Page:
“Some say data is the new oil. Others say the algorithm is the gold. Actually, it’s the labels.”
Dr. Hugh Harvey on the value and scarcity of quality imaging labels.
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Three AI Perspectives
We hear a lot about radiologists’ perspectives on AI, but the last week brought us a rare trio of studies revealing how med students, patients, and healthcare executives view the technology. Here they are:
- Students on AI – A survey of UK medical students (n = 484 students, 19 med schools) believe healthcare AI is growing in importance (84%), AI training will help their careers (89%), and AI should be part of their curriculums (78%). However, only 9% have received any AI training and 49% are avoiding radiology specialization due to AI-related fears (especially those who haven’t been educated on AI: ~63%). This is consistent with a previous Swiss survey that found 26% of surveyed med students were steering away from radiology due to AI concerns.
- Patients on AI – As patients become more aware of the role of imaging AI, a paper out of Canada (n = 17 patient discussions) reveals that patients are anxious about how the technology will impact their care, whether it can be trusted, and if AI will change the human components of healthcare. The patients also had surprisingly-relevant preferences for how AI should be used including: 1. Reducing wait times; 2. Cutting time to diagnosis; 3. Expanding regional access; 4. Improving accuracy; and 5. Improving how clearly results are communicated.
- Execs on AI – A KPMG report found that 89% of healthcare executives say that AI is already creating efficiencies in their system and 90% believe AI will improve the patient experience in the future (with the greatest impact on diagnostics, 47%), while 69% wish their organizations would speed up AI adoption. However, only 37% responded that AI is “at least moderately functional” in their organizations and many still think AI is more hype than reality (52%).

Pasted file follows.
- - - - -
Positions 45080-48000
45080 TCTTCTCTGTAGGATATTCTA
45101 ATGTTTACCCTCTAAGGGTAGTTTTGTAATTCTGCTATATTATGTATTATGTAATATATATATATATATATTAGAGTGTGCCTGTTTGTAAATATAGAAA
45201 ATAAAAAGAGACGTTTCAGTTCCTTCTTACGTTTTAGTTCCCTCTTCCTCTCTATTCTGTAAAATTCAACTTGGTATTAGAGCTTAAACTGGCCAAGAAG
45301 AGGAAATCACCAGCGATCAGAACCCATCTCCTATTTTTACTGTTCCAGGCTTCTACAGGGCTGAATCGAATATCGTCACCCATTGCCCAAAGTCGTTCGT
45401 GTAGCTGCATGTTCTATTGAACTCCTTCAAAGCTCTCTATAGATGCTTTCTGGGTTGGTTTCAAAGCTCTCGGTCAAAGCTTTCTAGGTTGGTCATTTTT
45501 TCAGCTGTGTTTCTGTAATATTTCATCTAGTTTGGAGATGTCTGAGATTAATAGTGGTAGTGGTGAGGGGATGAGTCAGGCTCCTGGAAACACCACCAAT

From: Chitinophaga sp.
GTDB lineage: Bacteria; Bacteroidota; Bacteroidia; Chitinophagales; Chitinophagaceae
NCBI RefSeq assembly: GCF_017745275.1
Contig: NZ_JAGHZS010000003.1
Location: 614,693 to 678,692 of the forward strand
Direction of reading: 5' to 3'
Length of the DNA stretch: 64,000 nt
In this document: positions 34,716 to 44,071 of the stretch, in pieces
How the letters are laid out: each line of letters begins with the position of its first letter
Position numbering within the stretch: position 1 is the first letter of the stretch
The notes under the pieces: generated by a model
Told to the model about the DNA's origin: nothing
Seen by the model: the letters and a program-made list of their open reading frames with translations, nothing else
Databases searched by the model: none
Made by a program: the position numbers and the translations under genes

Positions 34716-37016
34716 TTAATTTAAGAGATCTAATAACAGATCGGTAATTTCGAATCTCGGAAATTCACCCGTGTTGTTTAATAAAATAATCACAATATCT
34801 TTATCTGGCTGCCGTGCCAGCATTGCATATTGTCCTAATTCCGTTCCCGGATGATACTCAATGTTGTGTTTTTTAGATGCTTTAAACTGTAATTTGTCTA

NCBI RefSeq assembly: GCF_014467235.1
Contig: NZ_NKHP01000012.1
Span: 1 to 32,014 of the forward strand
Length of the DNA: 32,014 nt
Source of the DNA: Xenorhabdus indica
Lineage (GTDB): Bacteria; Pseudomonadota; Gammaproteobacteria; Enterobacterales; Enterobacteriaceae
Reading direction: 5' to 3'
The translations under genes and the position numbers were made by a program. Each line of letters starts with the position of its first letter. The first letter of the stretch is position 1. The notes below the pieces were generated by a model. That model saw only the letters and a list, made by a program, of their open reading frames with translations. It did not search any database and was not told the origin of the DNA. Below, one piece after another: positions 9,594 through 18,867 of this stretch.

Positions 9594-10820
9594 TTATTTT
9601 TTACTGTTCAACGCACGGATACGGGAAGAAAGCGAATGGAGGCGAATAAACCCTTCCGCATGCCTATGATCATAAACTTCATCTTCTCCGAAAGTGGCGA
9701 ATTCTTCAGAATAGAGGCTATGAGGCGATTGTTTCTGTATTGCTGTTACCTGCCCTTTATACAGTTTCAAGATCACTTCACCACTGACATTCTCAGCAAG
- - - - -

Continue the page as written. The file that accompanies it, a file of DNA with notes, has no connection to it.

More Coronavirus Imaging
Coronavirus imaging was a major industry news topic for the third straight week (here’s the last two weeks), as CT gained more credit for its role in diagnosing the disease and manufacturers continued to highlight their contributions to help fight it.
- CT Positive – A 167-patient study in China revealed that chest CT can detect novel coronavirus, even when the initial RT-PCR mouth swab DNA tests are negative. Although this only occurred with five of the patients, the study authors suggest that CT may help identify patients who should receive a follow up RT-PCR test to confirm their coronavirus status. News also emerged that the ‘thermometer guns’ used on the coronavirus front lines are ‘notoriously not accurate,’ making diagnostic certainty even more important.
- CT Surge – The Chinese government’s move to expand the diagnostic criteria for coronavirus to include CT scans (vs. only RT-PCR mouth swab tests) led to a surge in confirmed new cases last week (+15k in 24hrs vs. +2k typical daily avg).
- Coronavirus Business – There was another round of coronavirus imaging business and PR announcements, as Micro-X announced new coronavirus-related orders from Asia for its mobile X-ray system and Konica Minolta announced a donation of eight ultrasound systems to six Chinese hospitals to help diagnose the disease.
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- Kenyan Waste: A widely-covered Reuters article detailed how the country’s $625 million imaging device “binge” since 2015 far exceeded the bandwidth of its radiology workforce, leaving these new devices idle in one-third of hospitals. Kenya’s healthcare critics believe this money should have been spent on the country’s “basic healthcare” needs, while estimating that Kenya would have to add a whopping 10,000 new radiology professionals to staff all of its new equipment.
- Siemens’ Reinvents Service: Siemens Healthineers announced the U.S. launch of its CentriCare service portfolio. The new service contract portfolio “reinvents” traditional imaging service models by performing scheduled maintenance/repairs during customer-defined periods (7-day x 16hrs) to help keep machines available during key scanning hours.
- Simplified Authorizations: CMS head, Seema Verma, revealed plans to simplify the prior authorization processes, potentially reducing burdensome PA tasks that have been found to delay treatment, lead to burnout, and increase administrative costs.